How to be the leader of the pack
Dawn gave up drinking on 27th November 2016. After having a sober Christmas, New Year and smashing Dry January, she started writing a blog to chart her year of sobriety. Here are some of her sober musings about how to deal with the feeling of being the odd one out.
Being the odd one out
It’s scary, being the odd one out. The one who has a different perspectives. The one who dares to be different. It’s primal instinct to want to live as part of a pack, not be the leader of one. This means identifying with and having the same characteristics as the people that surround us. But in the modern world where it’s better to stand out, why do we still all strive to be the same? And wouldn’t life be boring if we were?
However, being consciously, deliberately different is hard. We don’t like feeling isolated, so we are made to believe that unusual is bad. Being a leader means making yourself vulnerable, so from an early age, we follow the crowd. It’s easier, less hassle. It’s how crazes start. It’s how addictions start.
Love drinking differently
Most people don’t really remember their first drink or the actual first time they were drunk. At a young age, drinking isn’t something you do because you like the feeling, but because ‘it’s what everyone else does’.
It’s a brave decision to venture out on your own. Most people admire you for having the strength to do it but some can be negative, usually because they don’t have the strength themselves. People are curious, inquisitive as to whether it might be a better decision to leave the herd. That’s why, when you give up drinking, people are often fascinated to hear your story. Some people have been waiting forever for you to make the break so that they can come with you, and ultimately won’t be alone.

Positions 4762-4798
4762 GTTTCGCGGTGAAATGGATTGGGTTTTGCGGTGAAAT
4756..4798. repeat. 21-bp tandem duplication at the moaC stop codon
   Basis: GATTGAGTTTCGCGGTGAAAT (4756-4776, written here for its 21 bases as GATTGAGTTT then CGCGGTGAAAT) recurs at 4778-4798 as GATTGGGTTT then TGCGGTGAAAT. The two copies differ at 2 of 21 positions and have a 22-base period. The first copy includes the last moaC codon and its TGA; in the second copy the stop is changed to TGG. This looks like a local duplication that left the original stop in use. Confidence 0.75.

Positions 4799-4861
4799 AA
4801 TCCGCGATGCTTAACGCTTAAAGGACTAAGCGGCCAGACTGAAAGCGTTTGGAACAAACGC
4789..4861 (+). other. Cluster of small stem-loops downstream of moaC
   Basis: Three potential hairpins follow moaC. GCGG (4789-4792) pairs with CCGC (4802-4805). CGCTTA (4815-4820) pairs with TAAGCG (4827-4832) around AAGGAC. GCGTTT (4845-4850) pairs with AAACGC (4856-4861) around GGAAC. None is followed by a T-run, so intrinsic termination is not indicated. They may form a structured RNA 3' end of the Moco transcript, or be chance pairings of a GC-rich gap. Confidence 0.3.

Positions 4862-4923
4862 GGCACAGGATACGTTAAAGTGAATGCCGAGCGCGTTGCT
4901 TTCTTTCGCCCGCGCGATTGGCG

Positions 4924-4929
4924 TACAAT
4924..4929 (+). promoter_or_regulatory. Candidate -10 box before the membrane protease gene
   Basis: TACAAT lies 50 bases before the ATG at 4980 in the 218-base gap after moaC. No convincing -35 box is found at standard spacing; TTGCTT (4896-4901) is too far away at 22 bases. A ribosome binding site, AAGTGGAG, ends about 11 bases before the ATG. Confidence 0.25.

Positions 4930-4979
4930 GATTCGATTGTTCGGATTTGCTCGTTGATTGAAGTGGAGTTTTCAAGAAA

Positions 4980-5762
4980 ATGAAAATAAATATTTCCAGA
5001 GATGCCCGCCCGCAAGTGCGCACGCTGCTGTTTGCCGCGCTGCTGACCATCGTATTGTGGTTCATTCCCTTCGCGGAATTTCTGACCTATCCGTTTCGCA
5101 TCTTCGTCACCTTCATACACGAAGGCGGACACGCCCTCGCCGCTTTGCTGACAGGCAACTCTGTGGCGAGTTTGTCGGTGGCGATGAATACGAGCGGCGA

Be the change you want to see
There’s strength in numbers, it’s true. But you seriously don’t know how many others feel the same as you unless you have the strength to break free, to be who you truly want to be.
So be the game changer. Be the leader of the pack rather than the lost sheep at the back. What have you got to lose? A few unsupportive friends? An expensive habit? Nights you barely remember anyway?
In fact, you only have everything to gain. New friends who are inspired by you and want to be in your gang. Your health, your wealth, your sanity.
Be the leader of the pack. It will be the best thing you ever did. Fact.